India and Japan are clearly at different stages of development. One-third of the world's 1.2 billion extreme poor, who are living on less than $1.25 a day, are in India, and less than a third of the developing country's 1.24 billion people live cities and towns. Its gross domestic product (GDP) per capita is around $4,000 on a purchasing power parity (PPP) basis.
Read More A fifth of developing world lives on below $1.25 a day
By contrast, Japan enjoys a relatively high GDP per capita of around $37,000 on a PPP basis, and more than 90 percent of its population lives in cities.
"Japan, being a wealthy net creditor nation can be an important investor in India's much-needed infrastructure. Japan, by outsourcing production, can also play an instrumental role in bringing India into Asia's elaborate cross-country manufacturing supply chain, as it has done for so many other Asian countries over the decades," Nomura said.
The proportion of overseas production by Japanese manufacturers grew to more than 20 percent in 2012, and it's expected to rise to more than 25 percent by 2018, Nomura noted. But while many Japanese companies have been expanding in China, they've recently shifted focus as costs there have risen, it added.
Nomura is particularly optimistic on the infrastructure segment as part of Japan's growth strategy includes measures to step up infrastructure-system export orders.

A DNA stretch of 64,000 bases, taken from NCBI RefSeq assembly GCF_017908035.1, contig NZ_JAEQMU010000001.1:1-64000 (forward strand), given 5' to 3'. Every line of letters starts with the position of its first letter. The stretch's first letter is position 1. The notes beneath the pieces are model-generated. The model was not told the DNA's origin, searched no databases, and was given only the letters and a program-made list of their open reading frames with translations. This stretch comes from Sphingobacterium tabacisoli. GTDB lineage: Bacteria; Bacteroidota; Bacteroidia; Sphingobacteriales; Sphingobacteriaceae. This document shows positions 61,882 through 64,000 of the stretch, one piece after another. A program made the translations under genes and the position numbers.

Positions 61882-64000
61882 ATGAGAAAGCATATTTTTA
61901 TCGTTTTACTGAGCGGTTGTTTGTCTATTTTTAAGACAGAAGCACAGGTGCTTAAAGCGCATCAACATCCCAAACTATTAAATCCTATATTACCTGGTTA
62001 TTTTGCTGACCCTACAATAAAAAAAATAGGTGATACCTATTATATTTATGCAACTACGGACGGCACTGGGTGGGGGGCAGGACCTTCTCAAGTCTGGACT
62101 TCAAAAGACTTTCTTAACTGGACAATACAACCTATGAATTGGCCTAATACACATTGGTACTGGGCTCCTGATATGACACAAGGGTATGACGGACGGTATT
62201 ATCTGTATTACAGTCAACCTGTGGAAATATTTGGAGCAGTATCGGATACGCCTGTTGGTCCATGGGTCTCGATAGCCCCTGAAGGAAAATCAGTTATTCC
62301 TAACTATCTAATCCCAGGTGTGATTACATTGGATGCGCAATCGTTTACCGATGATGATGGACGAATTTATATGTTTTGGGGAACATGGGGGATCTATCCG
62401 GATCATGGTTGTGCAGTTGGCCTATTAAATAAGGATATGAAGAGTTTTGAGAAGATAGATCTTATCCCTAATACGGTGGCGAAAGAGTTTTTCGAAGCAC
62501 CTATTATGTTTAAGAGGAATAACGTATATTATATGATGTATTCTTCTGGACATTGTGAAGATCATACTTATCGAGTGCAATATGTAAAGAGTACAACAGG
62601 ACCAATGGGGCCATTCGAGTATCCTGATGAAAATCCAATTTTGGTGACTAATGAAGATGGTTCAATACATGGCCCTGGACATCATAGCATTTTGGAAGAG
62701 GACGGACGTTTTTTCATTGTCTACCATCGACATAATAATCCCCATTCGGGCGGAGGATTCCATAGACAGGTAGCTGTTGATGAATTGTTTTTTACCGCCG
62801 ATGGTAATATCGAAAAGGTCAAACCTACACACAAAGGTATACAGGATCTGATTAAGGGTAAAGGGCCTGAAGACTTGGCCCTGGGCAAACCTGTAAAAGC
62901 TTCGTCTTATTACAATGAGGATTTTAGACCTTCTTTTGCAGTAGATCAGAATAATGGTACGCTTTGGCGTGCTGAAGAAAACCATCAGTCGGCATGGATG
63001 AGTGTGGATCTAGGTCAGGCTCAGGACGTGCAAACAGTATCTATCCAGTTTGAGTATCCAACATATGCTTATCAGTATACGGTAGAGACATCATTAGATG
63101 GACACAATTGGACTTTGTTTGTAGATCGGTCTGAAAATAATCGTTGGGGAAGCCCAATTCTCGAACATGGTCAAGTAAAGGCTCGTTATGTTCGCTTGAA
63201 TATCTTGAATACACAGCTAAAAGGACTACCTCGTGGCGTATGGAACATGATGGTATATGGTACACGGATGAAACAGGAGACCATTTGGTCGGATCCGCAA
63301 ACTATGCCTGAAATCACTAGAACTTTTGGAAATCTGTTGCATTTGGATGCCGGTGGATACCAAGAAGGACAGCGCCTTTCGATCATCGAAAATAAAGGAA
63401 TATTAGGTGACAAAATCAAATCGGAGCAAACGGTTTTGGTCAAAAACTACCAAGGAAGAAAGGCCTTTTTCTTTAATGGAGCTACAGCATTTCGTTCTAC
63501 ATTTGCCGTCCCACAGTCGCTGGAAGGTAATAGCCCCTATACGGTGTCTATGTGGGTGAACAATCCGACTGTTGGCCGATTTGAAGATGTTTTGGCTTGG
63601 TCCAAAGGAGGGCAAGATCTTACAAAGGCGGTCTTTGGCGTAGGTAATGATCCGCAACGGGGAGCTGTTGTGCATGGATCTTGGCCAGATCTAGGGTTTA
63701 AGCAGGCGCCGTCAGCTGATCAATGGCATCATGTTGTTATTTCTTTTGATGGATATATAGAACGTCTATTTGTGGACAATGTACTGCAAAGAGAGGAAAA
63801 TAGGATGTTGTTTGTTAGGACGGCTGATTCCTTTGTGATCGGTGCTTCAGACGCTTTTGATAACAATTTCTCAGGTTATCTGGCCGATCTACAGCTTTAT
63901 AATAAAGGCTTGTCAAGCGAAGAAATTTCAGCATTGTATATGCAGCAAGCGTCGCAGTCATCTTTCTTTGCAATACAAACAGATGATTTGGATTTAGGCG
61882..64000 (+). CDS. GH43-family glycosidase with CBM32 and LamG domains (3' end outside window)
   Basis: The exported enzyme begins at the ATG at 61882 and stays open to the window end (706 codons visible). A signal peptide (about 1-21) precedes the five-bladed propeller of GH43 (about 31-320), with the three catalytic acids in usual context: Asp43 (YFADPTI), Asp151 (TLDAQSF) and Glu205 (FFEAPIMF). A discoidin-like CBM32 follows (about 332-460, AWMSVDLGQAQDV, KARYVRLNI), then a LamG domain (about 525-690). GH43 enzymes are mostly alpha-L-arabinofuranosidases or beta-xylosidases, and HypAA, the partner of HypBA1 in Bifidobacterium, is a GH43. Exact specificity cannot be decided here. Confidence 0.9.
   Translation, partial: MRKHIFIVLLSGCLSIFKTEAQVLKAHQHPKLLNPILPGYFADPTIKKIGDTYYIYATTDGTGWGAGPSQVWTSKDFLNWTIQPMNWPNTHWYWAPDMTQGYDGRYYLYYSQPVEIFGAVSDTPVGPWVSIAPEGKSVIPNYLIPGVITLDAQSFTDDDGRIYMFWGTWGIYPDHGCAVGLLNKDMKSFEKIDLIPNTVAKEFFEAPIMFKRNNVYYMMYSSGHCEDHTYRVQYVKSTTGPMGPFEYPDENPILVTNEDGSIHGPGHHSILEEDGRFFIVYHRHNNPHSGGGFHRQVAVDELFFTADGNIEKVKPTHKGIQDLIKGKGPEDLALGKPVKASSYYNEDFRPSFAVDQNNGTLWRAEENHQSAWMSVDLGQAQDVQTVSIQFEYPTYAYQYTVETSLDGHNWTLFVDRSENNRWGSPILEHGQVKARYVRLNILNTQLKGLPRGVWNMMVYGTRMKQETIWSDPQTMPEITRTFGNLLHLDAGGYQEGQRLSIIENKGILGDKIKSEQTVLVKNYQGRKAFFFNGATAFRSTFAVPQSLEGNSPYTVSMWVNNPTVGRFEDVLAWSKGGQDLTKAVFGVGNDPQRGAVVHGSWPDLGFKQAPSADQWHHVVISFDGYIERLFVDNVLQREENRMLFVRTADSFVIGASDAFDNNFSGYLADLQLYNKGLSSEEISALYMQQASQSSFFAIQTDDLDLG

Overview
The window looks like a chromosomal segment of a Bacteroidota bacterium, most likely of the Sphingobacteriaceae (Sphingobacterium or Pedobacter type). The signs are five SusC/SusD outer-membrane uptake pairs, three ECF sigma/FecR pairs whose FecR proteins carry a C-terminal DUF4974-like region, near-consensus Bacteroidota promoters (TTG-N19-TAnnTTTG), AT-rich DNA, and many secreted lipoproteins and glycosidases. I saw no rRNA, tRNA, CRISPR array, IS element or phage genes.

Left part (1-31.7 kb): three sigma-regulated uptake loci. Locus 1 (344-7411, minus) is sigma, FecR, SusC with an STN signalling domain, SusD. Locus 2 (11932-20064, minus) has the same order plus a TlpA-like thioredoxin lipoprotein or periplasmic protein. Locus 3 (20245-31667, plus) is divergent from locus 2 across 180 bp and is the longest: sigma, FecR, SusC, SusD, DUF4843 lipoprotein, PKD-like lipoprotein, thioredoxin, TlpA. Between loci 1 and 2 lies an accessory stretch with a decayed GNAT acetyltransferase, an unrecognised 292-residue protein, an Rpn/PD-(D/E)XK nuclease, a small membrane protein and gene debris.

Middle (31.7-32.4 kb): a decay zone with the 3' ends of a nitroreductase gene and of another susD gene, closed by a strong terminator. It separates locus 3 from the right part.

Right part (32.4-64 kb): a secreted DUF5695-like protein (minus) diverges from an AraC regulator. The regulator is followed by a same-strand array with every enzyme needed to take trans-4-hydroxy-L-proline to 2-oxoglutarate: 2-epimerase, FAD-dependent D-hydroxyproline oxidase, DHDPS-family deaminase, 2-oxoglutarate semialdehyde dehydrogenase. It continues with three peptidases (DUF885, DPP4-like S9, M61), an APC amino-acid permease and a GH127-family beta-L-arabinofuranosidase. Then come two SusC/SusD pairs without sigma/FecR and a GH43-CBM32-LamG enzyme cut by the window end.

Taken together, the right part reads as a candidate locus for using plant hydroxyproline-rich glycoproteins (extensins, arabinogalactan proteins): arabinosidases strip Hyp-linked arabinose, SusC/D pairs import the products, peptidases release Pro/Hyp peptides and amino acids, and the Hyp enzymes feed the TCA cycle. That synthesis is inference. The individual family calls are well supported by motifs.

Read More Is Carrefour's India exit a setback for Modi?
"India is a natural fit for this strategy and would be a willing recipient of such expertise as infrastructure development is so high on the government's agenda," it said.
Others also expect a pickup in Japanese investments onto the subcontinent.
"Bilateral economic relations between Japan and India are set to blossom," said Rajiv Biswas, chief economist for Asia-Pacific at IHS. Not only have Modi and Abe established a good rapport on a personal level, "Japan-China relations have soured over some disputed islands, which triggered anti-Japanese riots in China in 2012," Biswas said. Over the last 18 months, Japan's foreign direct investment (FDI) into China plunged, he noted.
Read More Wal-Mart cozies up to China as it shelves India
"India, as Asia's other BRIC economy with a large consumer market of 1.2 billion people, has therefore become more attractive to Japanese companies both as a market and as a location for low-cost manufacturing production," he said, noting Japanese FDI into India already exceeds $16 billion.
To be sure, there are significant headwinds to increased investment in India.
The World Bank rates the country at 134th on the list of best places to do business, out of 189 countries.